Kathleen Zellner Gives Steven Avery Case Update After DNA Testing Is Denied by Wisconsin Courts

A motion filed by Steven Avery's lawyer, Kathleen Zellner, for new DNA testing in hopes of freeing Avery was denied by the Wisconsin Court of Appeals on Friday, according to local Green Bay, Wisconsin, news site WLUK. The lawyer who achieved instant fame on Making a Murderer wanted to test bones found in Manitowoc County gravel pits that appeared to be human. So far, eight or nine appeals filed by Zellner have been granted.

It only took 11 days for the court to ax Zellner's plan for DNA testing, which she explained was agreed upon by the original court who convicted Avery for the murder of Teresa Halbach. Avery is spending life in prison without parole, though he maintains that he's innocent.

Zellner isn't discouraged by the ruling, as it only points at Avery's possible appeal. The bones could still be tested, just not at this point. "As the state admitted, there is not much Wisconsin case law on point," Zellner explained to Newsweek. "The appellate court wants to resolve the issues on Avery's current appeal before the new issue re: bone testing is addressed. The state claims if Avery wins appeal, bone testing may become unnecessary."

Zellner said that the decision didn't hurt Avery's case. "The bottom line is that the appellate court is not preventing Avery from doing the bone testing after the appeal is completed or by agreement with the new attorney general while the appeal is pending. Either way, the court's decision does not damage Mr. Avery's efforts to have his conviction vacated."

The remains are sure to be bone, according to the motion Zellner filed in mid-December, obtained by Newsweek, though whether they are human is unknown. Forensic anthropologist Dr. Leslie Eisenberg identified the fragments as possibly human. When the bones were first identified in 2007, their condition was too poor to process through DNA testing abilities. Avery was promised future DNA testing on the fragments when technology evolved to support their condition.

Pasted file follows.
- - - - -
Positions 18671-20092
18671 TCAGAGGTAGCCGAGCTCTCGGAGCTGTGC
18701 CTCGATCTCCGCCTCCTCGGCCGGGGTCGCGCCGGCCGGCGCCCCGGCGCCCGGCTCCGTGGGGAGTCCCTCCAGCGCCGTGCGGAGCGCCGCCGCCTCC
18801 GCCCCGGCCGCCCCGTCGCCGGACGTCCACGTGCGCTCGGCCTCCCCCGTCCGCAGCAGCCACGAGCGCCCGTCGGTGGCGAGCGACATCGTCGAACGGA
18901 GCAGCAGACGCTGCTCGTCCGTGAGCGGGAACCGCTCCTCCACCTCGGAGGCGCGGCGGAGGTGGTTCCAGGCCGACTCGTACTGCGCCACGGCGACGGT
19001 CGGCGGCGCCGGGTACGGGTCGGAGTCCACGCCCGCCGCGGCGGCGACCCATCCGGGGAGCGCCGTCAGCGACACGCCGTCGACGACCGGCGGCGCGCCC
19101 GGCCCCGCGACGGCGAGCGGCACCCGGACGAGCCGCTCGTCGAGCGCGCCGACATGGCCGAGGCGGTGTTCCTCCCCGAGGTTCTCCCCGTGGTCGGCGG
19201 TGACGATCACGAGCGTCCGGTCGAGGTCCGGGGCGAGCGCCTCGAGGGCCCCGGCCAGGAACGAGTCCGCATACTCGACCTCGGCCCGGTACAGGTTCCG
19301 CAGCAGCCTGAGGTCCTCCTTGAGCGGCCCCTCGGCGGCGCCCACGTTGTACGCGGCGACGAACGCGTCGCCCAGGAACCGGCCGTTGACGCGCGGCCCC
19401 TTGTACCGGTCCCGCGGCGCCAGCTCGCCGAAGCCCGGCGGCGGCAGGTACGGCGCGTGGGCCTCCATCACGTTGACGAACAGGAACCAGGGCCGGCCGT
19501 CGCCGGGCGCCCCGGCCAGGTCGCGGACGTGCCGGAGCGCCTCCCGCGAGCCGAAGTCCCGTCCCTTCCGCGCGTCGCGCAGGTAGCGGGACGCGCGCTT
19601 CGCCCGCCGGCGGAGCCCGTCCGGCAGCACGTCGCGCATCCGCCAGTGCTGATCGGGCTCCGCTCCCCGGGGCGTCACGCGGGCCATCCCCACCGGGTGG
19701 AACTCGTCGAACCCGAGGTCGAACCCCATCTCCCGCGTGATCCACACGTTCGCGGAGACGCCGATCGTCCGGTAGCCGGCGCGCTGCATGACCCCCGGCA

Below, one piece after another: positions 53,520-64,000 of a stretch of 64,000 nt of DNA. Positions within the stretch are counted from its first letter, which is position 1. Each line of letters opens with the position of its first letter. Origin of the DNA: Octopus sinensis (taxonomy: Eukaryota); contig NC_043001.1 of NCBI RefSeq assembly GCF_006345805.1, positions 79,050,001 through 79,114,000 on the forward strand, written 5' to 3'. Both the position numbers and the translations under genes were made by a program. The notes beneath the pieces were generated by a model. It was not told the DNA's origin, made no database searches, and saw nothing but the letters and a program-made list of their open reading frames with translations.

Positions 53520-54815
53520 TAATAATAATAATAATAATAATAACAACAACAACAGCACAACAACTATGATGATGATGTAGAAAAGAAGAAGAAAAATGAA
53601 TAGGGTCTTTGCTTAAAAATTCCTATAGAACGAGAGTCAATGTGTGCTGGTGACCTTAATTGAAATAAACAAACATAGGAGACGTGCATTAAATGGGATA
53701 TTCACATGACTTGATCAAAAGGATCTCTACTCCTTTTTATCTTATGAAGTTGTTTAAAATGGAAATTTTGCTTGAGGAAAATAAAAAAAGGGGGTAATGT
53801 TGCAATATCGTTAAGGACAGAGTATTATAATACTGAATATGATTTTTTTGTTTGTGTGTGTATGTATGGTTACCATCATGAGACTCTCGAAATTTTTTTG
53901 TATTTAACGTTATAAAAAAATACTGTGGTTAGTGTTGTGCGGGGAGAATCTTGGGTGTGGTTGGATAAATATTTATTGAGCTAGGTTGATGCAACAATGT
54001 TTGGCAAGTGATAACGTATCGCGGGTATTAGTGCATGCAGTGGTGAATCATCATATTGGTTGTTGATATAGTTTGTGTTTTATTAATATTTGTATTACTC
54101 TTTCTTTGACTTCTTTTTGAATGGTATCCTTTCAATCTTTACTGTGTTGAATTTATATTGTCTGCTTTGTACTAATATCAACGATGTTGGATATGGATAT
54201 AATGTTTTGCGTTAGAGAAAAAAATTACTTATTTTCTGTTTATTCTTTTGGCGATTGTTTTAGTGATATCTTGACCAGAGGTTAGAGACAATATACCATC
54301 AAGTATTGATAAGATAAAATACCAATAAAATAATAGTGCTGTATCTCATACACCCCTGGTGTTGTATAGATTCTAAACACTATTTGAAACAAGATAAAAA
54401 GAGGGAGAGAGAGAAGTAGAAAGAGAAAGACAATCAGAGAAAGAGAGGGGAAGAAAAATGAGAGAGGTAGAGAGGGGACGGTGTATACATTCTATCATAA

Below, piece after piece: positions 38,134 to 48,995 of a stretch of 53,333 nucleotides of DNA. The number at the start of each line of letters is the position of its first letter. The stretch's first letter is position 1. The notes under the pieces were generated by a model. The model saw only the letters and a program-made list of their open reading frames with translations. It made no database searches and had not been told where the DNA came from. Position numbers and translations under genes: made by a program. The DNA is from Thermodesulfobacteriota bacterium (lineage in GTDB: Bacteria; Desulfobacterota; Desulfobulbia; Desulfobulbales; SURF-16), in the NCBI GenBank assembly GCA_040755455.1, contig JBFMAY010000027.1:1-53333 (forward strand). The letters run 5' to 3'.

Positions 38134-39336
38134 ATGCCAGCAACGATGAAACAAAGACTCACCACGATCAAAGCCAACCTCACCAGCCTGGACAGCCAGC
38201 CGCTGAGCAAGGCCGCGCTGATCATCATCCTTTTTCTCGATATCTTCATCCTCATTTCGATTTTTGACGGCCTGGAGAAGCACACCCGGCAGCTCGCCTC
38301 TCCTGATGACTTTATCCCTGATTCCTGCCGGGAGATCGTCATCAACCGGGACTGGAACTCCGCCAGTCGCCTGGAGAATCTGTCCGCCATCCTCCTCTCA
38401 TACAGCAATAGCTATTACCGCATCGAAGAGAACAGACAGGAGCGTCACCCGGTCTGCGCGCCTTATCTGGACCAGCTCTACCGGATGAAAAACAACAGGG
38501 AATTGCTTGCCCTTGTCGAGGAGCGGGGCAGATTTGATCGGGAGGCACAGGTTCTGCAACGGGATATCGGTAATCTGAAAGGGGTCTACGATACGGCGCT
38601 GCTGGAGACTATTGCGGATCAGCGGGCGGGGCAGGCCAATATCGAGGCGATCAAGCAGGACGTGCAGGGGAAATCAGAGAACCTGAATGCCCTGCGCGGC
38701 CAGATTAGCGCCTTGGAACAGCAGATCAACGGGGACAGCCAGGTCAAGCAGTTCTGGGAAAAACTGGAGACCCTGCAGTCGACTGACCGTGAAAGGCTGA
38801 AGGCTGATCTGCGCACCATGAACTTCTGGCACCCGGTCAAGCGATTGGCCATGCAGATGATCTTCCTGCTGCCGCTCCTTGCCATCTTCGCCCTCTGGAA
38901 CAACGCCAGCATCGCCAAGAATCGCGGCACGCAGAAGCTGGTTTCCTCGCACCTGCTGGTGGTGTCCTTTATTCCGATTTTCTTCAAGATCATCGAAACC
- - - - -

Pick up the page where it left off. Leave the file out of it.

So Zellner set out with a motion that noted the past promise and identified a newly approved system of testing. She claimed the ANDE Rapid DNA Identification System would be able to test the bones, even if they were charred after being burnt, or over-calcified.

The lawyer has long spoken about the possible corruption within the Manitowoc County police department, as has the Making a Murderer series on Netflix. Both have implied that possible evidence was planted in the case against Avery.

kathleen zellner
Kathleen Zellner often works with the prosecution to test DNA and other evidence in wrongful convictions. In the case of Steven Avery, there were more roadblocks than there was cooperation. Netflix

Zellner previously spoke to Newsweek about her typical appeal process, which involves working with the original prosecution in order to find the person who is really guilty, and free the innocent, convicted person. Her experience with Manitowoc County has been anything but comfortable, though, she's said. The tension between Zellner and the state can be seen in the banter between her and former prosecutor Ken Kratz, who is responsible for Avery's conviction.

Kratz slammed Zellner's motion for DNA testing and told Newsweek he didn't understand why it was important. "I do recall Brendan Dassey claimed that his Uncle Steven took some of the bones and spread them around the area—wouldn't a finding that the bones were human (or even Teresa Halbach's bones) simply serve to further corroborate Brendan Dassey's statement about Avery spreading bones around?" Kratz posited to Newsweek in December.

Zellner shot back, "It is because of our efforts that the Manitowoc officers have been cleared of planting the blood, bones, license plates and electronic devices of Teresa Halbach."

This story has been updated to reflect Zellner's past appeals granted.